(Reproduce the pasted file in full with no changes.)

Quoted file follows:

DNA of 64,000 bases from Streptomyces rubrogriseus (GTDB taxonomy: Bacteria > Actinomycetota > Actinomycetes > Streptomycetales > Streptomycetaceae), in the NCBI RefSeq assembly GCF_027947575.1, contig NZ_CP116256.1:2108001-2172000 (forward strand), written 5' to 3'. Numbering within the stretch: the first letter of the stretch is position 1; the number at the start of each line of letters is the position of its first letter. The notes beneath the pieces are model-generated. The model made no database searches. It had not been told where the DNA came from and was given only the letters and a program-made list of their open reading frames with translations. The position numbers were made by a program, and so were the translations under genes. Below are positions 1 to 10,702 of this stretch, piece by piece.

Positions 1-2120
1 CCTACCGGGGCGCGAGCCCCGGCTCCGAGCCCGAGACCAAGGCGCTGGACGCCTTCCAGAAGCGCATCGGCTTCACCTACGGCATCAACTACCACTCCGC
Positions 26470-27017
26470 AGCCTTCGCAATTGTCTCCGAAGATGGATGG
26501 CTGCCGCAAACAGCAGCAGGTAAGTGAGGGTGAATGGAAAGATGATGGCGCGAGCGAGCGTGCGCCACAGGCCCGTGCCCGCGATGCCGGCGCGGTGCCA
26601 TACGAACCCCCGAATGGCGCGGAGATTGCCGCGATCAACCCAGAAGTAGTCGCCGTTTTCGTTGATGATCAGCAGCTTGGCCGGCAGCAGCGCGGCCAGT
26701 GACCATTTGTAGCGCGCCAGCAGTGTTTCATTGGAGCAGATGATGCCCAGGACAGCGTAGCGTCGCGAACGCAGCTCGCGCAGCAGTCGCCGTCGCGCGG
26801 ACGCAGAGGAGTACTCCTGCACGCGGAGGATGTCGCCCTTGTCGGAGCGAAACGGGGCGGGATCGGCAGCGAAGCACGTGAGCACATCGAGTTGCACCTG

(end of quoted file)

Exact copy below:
DNA of 64,000 bases from Streptomyces rubrogriseus (GTDB taxonomy: Bacteria > Actinomycetota > Actinomycetes > Streptomycetales > Streptomycetaceae), in the NCBI RefSeq assembly GCF_027947575.1, contig NZ_CP116256.1:2108001-2172000 (forward strand), written 5' to 3'. Numbering within the stretch: the first letter of the stretch is position 1; the number at the start of each line of letters is the position of its first letter. The notes beneath the pieces are model-generated. The model made no database searches. It had not been told where the DNA came from and was given only the letters and a program-made list of their open reading frames with translations. The position numbers were made by a program, and so were the translations under genes. Below are positions 1 to 10,702 of this stretch, piece by piece.

Positions 1-2120
1 CCTACCGGGGCGCGAGCCCCGGCTCCGAGCCCGAGACCAAGGCGCTGGACGCCTTCCAGAAGCGCATCGGCTTCACCTACGGCATCAACTACCACTCCGC
Positions 26470-27017
26470 AGCCTTCGCAATTGTCTCCGAAGATGGATGG
26501 CTGCCGCAAACAGCAGCAGGTAAGTGAGGGTGAATGGAAAGATGATGGCGCGAGCGAGCGTGCGCCACAGGCCCGTGCCCGCGATGCCGGCGCGGTGCCA
26601 TACGAACCCCCGAATGGCGCGGAGATTGCCGCGATCAACCCAGAAGTAGTCGCCGTTTTCGTTGATGATCAGCAGCTTGGCCGGCAGCAGCGCGGCCAGT
26701 GACCATTTGTAGCGCGCCAGCAGTGTTTCATTGGAGCAGATGATGCCCAGGACAGCGTAGCGTCGCGAACGCAGCTCGCGCAGCAGTCGCCGTCGCGCGG
26801 ACGCAGAGGAGTACTCCTGCACGCGGAGGATGTCGCCCTTGTCGGAGCGAAACGGGGCGGGATCGGCAGCGAAGCACGTGAGCACATCGAGTTGCACCTG